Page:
Humans fear being replaced by technology. Although it has happened with switchboard and elevator operators, bowling alley pin boys, and data entry people, it's more common that technology assists employees instead of replacing them. Let's look at some technology getting significant investments and how I see it helping workers instead of replacing them.
We hear new technology will be the death of us and that we'll soon all be unemployed. This is a misconception. In reality, innovation in AI and assistive technology is making humans more productive than ever before.
A history of job replacing technology
Although I feel strongly that modern technology advancements will assist current workers, I would be remiss if I didn't mention jobs that have already been replaced by technology in the past.
A few jobs that have been entirely replaced by technology include :
- Switchboard operators (first half of the 20th century)
- Elevator operators (1950s-1970s)
- Bowling alley pin boys (1930s–1970s)
- Data entry clerks (1990s and on).
There are many more jobs that have been replaced by technology. These are the first ones that came to mind, and they all seem apparent when you think about them.
Before I get too far down the "technology will not replace jobs" road, I wanted to acknowledge that it indeed has happened before, and that's a worthwhile conversation to have!
Example 1 - self-driving cars
Self-driving car technology first debuted in 1925, but it is truly starting to become practical for everyday use. Some people argue that Leonardo da Vinci debuted the first self-driving car in the 1500s, but that's a story for another time.
The technology in self-driving cars has come a long way since we showcased the first models publicly, and it's incredible how much they've improved!
Some of the benefits of self-driving cars are :
- Fewer accidents - In 2015, there were over five million car accidents in the United States alone. These crashes resulted in 35,0902 injuries and killed an estimated two-hundred thirty-six thousand people!
- Increased productivity - I think most of us would agree that driving isn't exactly our favorite activity.
- Traffic efficiency - Self-driving cars can drive more efficiently than humans, resulting in significant time savings for commuters.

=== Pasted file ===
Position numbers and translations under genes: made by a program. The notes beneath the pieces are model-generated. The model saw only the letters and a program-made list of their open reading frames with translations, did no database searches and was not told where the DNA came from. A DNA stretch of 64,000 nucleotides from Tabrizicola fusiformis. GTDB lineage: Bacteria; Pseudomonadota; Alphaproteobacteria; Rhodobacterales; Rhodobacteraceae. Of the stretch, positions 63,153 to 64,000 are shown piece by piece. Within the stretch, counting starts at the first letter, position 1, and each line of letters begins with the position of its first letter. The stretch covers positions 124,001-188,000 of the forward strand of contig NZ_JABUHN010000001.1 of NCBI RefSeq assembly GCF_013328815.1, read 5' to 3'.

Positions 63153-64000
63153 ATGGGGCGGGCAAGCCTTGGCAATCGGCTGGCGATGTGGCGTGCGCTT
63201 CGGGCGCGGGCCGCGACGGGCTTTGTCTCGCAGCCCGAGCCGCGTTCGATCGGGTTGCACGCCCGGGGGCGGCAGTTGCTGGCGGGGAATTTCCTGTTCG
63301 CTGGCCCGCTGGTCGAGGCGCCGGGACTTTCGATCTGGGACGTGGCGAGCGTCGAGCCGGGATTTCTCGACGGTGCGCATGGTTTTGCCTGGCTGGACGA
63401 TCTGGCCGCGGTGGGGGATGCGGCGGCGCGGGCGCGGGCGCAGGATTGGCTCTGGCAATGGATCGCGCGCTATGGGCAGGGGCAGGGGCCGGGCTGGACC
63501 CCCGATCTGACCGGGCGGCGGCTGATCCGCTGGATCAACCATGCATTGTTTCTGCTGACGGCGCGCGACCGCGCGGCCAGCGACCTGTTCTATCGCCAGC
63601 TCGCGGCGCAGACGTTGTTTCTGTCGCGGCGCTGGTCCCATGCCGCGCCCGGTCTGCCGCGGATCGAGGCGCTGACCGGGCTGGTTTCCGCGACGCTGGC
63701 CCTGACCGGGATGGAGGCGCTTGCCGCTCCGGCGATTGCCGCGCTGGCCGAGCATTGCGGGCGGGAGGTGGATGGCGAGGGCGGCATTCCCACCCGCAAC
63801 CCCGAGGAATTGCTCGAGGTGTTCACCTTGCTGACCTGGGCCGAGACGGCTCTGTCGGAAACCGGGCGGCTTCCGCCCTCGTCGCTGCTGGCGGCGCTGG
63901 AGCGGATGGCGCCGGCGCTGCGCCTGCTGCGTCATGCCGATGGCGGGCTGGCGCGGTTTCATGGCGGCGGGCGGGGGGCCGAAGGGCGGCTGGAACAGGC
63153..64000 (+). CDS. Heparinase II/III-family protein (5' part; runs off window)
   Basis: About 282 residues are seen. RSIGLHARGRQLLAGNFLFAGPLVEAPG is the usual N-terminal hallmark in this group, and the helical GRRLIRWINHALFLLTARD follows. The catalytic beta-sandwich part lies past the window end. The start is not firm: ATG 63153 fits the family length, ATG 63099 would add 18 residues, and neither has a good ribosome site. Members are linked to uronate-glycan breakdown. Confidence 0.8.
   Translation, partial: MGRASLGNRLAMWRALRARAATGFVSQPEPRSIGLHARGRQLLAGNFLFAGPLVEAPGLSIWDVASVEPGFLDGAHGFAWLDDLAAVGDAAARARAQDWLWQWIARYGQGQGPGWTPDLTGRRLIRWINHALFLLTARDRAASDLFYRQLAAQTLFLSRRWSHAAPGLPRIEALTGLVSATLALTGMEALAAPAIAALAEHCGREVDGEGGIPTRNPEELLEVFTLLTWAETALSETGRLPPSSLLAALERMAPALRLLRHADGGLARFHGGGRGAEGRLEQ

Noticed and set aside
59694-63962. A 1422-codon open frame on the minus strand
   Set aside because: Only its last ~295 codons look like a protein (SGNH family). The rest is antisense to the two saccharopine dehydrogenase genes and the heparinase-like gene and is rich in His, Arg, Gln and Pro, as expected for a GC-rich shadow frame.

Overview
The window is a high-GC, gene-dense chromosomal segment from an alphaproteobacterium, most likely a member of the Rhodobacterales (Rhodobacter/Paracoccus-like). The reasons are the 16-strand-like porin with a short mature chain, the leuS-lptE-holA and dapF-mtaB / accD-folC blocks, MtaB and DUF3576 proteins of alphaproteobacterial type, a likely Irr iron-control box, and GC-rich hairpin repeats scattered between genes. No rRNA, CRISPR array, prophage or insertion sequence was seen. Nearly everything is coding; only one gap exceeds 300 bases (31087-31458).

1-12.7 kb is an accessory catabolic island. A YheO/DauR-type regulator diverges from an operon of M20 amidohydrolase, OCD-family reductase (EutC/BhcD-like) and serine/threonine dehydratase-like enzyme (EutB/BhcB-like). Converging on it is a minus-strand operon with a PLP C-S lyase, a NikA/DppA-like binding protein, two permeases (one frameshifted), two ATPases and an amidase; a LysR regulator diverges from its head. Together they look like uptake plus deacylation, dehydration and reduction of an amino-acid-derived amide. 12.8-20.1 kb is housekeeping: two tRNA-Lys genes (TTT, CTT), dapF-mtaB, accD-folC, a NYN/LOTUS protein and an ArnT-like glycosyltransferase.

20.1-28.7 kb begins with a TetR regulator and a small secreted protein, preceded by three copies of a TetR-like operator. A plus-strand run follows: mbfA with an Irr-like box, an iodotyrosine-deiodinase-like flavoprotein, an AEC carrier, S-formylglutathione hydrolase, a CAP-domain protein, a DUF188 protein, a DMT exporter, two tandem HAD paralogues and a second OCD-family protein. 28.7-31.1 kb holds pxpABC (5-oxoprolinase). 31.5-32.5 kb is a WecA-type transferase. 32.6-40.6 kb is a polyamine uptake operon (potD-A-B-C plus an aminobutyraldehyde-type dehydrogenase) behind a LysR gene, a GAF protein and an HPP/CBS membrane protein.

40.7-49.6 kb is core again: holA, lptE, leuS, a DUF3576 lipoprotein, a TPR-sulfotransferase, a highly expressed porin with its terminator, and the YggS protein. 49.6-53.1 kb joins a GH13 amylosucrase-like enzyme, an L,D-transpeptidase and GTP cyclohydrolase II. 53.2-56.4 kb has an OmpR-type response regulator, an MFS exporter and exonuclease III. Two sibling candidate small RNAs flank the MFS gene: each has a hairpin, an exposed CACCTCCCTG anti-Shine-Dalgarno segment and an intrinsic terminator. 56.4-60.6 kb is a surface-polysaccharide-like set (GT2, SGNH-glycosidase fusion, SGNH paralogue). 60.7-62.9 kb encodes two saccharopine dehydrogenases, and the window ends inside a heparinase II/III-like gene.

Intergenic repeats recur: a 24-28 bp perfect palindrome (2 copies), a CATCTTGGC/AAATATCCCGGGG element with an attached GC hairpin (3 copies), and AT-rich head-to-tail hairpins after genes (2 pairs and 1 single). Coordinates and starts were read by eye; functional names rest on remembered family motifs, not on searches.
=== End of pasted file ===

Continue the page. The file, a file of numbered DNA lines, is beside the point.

When they first debuted, we were promised fully autonomous vehicles being on the streets by the early 2000s. As with most technology estimates, it wasn't entirely accurate.
Flash forward to the end of 2021, and we are still "just a few years away" from fully autonomous vehicles. In the meantime, we've seen the rise of backup cameras, lane assist, intelligent cruise control, remote start, and so many more technological advancements.
I don't care if we ever get fully self-driving cars. I love all the safety advancements we've already seen, and hope driving becomes safe and safer each year.
Example 2 - Copywriting AI
The next thing I'd like to look at is intelligent copywriting tools like Jarvis and CopyAI. These tools sell themselves as giving marketers the ability to create content on their own, which is excellent if you don't have a copywriter or there are last-minute deadlines!
The benefits of intelligent copywriting tools are :
- Increased productivity - A human writer can produce about 275 words per hour. With some artificial intelligence writers, that number jumps up to over 1000+ words.
- Cost-effective - For some businesses, hiring a copywriter can be too costly to justify. Intelligent copywriting tools are cheap and give you the benefits of having an in-house writer without actually needing one!
- Automating repetitive tasks - There is a lot of writing involved in running a business. If these tools can improve even 20% of it, that could save a ton of time!
Again, these tools are billed as being able to replace human content writers entirely. But I feel like that isn't why they are helpful and shouldn't be the end goal.
The best part about using automatic copywriting tools is using them alongside a human writer to help with research, writer's block and turning ideas into content.
Using copywriting AI to speed up research